Seaborg dedicates NFS plant
Post on 18-Feb-2017
Seaborg dedicates NFS plant Atomic Energy Commission Chairman Seaborg dedicated the world's first pri-vately owned nuclear fuel reprocessing plant. Nuclear Fuel Services, Inc., a W. R. Grace majority-owned subsidi-ary, operates the plant at West Valley, N.Y. The $32 million facility proc-esses spent nuclear-power-plant fuel and recovers plutonium nitrate and uranyl nitrate. It sends the plutonium to AEC and ships the recovered uranyl nitrate solution for conversion to recycle fuel or to uranium hexa-fluoride for re-enriching, and disposes of radioactive wastes. A potential capability exists at the plant for iso-tope recovery.
In his remarks Dr. Seaborg stated that U.S. demand for electricity has been doubling about every 10 years. Annual electric generating capacity in the U.S. now is about 250,000 Mw(e) . , will increase to about 520,-000 Mw(e ) . by 1980, and may reach 1.6 million Mw(e ) . by the year 2000.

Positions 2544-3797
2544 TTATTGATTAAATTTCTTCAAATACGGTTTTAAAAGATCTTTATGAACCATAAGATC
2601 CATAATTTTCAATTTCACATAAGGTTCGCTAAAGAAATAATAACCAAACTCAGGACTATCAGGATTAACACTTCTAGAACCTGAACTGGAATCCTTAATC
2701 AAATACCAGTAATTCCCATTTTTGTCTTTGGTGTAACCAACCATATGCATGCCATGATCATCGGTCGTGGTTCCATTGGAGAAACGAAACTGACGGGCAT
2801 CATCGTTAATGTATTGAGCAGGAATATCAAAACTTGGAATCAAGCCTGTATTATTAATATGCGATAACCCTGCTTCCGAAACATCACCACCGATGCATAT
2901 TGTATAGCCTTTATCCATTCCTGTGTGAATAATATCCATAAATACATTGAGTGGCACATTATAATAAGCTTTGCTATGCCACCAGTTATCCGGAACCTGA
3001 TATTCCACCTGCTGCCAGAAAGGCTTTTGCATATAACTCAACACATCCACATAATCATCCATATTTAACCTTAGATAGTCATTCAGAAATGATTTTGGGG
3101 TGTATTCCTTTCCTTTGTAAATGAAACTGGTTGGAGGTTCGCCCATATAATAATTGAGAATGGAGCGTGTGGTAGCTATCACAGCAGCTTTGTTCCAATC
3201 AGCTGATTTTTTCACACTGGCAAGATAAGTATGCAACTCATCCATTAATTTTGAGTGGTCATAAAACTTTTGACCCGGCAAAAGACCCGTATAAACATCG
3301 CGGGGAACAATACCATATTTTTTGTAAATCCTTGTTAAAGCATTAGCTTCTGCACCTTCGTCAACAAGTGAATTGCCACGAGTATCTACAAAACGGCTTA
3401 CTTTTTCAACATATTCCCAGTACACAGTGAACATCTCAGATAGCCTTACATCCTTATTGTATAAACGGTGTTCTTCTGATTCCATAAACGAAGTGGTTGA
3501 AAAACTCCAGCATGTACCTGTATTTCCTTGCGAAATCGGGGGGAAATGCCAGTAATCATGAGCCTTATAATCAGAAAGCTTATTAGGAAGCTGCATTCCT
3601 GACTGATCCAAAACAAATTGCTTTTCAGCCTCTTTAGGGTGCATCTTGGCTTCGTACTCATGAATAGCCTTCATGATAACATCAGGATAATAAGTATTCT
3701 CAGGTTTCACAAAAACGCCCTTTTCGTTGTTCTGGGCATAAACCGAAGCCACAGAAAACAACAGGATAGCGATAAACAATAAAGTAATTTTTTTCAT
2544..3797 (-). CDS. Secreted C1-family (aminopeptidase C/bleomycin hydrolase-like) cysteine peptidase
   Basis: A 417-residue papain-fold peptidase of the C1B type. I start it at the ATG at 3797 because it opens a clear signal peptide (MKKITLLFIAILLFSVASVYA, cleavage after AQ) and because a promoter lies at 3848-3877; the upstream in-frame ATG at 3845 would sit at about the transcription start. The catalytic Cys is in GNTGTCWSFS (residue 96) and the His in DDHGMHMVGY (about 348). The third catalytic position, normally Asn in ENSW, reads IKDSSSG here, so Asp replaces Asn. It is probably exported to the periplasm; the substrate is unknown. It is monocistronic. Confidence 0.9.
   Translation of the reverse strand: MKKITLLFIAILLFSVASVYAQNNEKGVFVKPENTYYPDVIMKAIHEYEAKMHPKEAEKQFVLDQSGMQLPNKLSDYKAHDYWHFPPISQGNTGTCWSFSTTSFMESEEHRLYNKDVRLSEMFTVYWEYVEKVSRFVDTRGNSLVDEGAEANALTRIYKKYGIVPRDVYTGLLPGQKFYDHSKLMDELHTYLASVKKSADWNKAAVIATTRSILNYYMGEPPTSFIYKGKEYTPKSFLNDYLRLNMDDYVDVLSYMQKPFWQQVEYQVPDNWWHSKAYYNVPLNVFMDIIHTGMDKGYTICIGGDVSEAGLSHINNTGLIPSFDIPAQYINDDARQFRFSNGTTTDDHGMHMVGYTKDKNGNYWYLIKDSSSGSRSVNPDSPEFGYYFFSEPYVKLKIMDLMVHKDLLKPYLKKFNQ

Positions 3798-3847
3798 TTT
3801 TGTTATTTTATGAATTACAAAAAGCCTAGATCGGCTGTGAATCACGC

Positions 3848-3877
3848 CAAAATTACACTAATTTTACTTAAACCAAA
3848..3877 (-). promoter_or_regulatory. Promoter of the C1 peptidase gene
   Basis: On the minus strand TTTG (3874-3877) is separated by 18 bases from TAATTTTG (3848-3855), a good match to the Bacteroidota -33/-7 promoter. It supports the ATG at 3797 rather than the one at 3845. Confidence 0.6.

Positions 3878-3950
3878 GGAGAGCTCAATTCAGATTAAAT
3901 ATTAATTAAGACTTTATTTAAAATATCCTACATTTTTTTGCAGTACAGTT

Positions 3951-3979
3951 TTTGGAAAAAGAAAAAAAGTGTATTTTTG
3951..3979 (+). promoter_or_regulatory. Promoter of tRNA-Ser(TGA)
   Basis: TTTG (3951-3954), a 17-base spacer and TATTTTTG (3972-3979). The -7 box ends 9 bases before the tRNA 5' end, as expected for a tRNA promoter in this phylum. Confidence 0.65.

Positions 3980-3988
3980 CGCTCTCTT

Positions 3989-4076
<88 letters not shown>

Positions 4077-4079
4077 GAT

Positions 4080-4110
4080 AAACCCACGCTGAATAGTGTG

Mechanical processing cell 300 tons annually
Nuclear electric capacity is also on the increase. From the 1060 M w ( e ) . in operation at the end of 1965, fore-casts are for 12,200 Mw(e ) . installed capacity by 1970 (C&EN, July 4, page 18). Chairman Seaborg predicts that almost all new electric generating plants will be nuclear by the year 2000.
In operation since April 20, the plant uses the Purex method of solvent extraction with tributyl phosphate (C&EN, June 28, 1965, page 26) . To date about 100 tons of spent nuclear fuel have been reprocessed and the recovered uranium shipped. Designed to reprocess 300 tons of fuel annually, primarily from power reactors, the plant is also capable of handling fuel from test reactors, propulsion reactors, and some breeder reactor experiments.
NFS's only domestic industrial com-petitor on the horizon is General Elec-tric. GE has plans to construct a 300 metric-ton-a-year plant in the East or Midwest by 1970. Abroad, the U.K.'s plant at Windscale, England, is the world's largest commercial reprocess-ing plant (C&EN, Aug. 15, page 30) .